The World Turned Inside Out: American Thought and Culture at the End of the 20th Century
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The World Turned Inside Out explores American thought and culture in the formative moment of the late-20th century in the aftermath of the fabled Sixties. The overall argument here is that the tendencies and sensibilities we associate with that earlier moment of upheaval decisively shaped intellectual agendas and cultural practices—from the all-volunteer Army to the cartoon politics of Disney movies—in the 1980s and 90s. By this accounting, the so-called Reagan Revolution was not only, or even mainly, a conservative event. By the same accounting, the Left, having seized the commanding heights of higher education, was never in danger of losing the so-called culture wars. At the end of the 20th century, the argument goes, the USA was much less conservative than it had been in 1975. The book takes supply-side economics and "South Park" equally seriously. It treats Freddy Kreuger, Buffy the Vampire Slayer, and Ronald Reagan as comparable cultural icons.
guiding assumption of modern feminism—to wit, the important differences between males and females, apart from reproductive capacities, are historically determined cultural conventions and, as such, are the proper objects of intellectual scrutiny, social movements, and public policies. So the personal was definitely political; for Butler’s book was a profound critique of “the” subject presupposed by modern philosophy and modern science. Indeed, it recalled Heidegger’s excavation of the same
Excremental Visions South Park is a very different cartoon genre, although it certainly borrows from MTV—from, say, Beavis and Butthead. For its creators have gone to the extreme of animation and rendered every character as a little round cutout with eyes and a mouth, a circle that moves like a stage performer who is always face front, as if the world is a chorus line made of buttons. The differences between the figures on screen are made of voice and color and hats, so there’s not much point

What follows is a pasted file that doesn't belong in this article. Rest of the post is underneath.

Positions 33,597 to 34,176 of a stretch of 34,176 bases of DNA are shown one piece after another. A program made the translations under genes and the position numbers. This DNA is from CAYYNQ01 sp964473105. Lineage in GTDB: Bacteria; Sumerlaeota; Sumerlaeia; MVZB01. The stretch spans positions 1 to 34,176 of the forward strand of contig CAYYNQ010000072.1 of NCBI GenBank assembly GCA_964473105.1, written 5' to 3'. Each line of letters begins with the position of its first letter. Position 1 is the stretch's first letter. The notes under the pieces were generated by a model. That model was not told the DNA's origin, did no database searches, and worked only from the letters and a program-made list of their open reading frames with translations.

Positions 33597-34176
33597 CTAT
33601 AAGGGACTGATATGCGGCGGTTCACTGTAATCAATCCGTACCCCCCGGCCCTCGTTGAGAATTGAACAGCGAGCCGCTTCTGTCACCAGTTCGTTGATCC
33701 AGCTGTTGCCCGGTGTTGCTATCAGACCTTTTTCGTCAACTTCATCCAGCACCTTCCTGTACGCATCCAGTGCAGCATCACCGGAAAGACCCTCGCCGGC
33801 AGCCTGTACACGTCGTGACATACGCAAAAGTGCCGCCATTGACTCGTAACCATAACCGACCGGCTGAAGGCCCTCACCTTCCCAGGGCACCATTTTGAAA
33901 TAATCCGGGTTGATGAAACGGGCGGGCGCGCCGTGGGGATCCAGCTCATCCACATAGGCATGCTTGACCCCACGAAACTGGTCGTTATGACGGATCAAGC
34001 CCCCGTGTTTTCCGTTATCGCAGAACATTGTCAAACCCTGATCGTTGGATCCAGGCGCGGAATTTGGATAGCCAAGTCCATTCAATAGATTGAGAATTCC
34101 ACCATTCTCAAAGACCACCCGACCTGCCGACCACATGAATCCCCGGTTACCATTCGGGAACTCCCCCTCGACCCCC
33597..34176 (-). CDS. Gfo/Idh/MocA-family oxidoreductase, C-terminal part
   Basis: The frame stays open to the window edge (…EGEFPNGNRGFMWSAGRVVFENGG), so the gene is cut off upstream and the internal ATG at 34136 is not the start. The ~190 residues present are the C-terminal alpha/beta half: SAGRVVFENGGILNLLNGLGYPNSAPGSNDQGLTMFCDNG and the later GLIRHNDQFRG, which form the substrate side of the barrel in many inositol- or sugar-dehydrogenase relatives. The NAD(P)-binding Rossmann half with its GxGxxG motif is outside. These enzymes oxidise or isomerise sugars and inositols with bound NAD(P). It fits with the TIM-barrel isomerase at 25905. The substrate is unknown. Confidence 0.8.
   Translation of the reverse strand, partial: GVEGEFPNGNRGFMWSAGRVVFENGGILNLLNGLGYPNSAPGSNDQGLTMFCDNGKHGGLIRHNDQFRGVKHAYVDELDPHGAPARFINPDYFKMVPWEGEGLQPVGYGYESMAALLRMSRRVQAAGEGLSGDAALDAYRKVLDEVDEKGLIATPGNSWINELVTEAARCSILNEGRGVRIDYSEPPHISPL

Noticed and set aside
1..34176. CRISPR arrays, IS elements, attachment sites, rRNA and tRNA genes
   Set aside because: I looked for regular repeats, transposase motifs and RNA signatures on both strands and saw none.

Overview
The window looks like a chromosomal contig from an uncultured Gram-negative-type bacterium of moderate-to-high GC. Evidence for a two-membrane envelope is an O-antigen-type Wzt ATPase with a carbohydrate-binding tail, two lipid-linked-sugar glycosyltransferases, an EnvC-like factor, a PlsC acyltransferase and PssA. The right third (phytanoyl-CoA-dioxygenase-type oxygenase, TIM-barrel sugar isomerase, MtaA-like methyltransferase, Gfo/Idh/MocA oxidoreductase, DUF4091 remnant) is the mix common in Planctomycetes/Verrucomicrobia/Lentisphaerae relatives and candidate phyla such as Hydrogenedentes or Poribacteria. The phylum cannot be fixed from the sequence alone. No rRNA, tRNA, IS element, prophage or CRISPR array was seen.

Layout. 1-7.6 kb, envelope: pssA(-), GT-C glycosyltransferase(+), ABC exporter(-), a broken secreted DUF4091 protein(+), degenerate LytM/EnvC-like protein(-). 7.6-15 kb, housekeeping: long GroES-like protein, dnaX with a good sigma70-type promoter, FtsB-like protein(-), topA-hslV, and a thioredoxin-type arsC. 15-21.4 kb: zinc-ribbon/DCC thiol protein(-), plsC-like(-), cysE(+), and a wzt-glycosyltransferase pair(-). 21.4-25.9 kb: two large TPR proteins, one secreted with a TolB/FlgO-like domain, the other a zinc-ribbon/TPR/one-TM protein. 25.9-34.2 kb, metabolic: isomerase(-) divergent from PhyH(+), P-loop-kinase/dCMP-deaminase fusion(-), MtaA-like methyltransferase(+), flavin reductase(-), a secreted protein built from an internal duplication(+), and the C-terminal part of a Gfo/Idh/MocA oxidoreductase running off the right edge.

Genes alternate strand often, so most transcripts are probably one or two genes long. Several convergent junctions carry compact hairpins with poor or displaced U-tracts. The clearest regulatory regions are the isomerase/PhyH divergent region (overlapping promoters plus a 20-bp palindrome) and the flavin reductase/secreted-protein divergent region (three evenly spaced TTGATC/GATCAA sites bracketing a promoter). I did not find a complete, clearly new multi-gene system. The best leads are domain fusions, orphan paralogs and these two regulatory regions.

consumption (of which more in a moment), and because all the unprecedented assistance offered to the banking system since the sale of Bear Stearns and the bankruptcy of Lehman Brothers in September—AIG, Washington Mutual, Fannie Mae, Freddie Mac, the bailout package, the equity stake initiative, and so on—has not thawed the credit freeze. The markets, here and elsewhere, have responded accordingly, with extraordinary volatility. The liquidation of distressed assets after the Crash of 1929 was
University of Chicago Press, 1962) and The Road to Serfdom (Chicago: University of Chicago Press, 1950); see the appendix above titled “Their Great Depression and Ours,” on how Friedman’s ideas became the mainstream in thinking about business cycles like the 2008–2009 economic crisis. Related ideas are explored in Ludwig von Mises, Human Action (New Haven, CT: Yale University Press, 1949). Irving Kristol’s doubts about such ideas are registered in Two Cheers for Capitalism (New York: Basic,
the 1970s and 1980s, at least in the Western Hemisphere: see Phillip Berryman’s primer, Liberation Theology (New York: Random House, 1987), and David Tombs, Latin American Liberation Theology (Boston: Brill, 2002). Quotations and paraphrases in the text are from Gaudium at Spes (1965) and “Justice in the World” (1971). See also Gustavo Gutierrez, A Theology of Liberation, trans. Sister Caridad Inda and John Eagleson (Mary- knoll, NY: Orbis, 1973), which is probably the single most important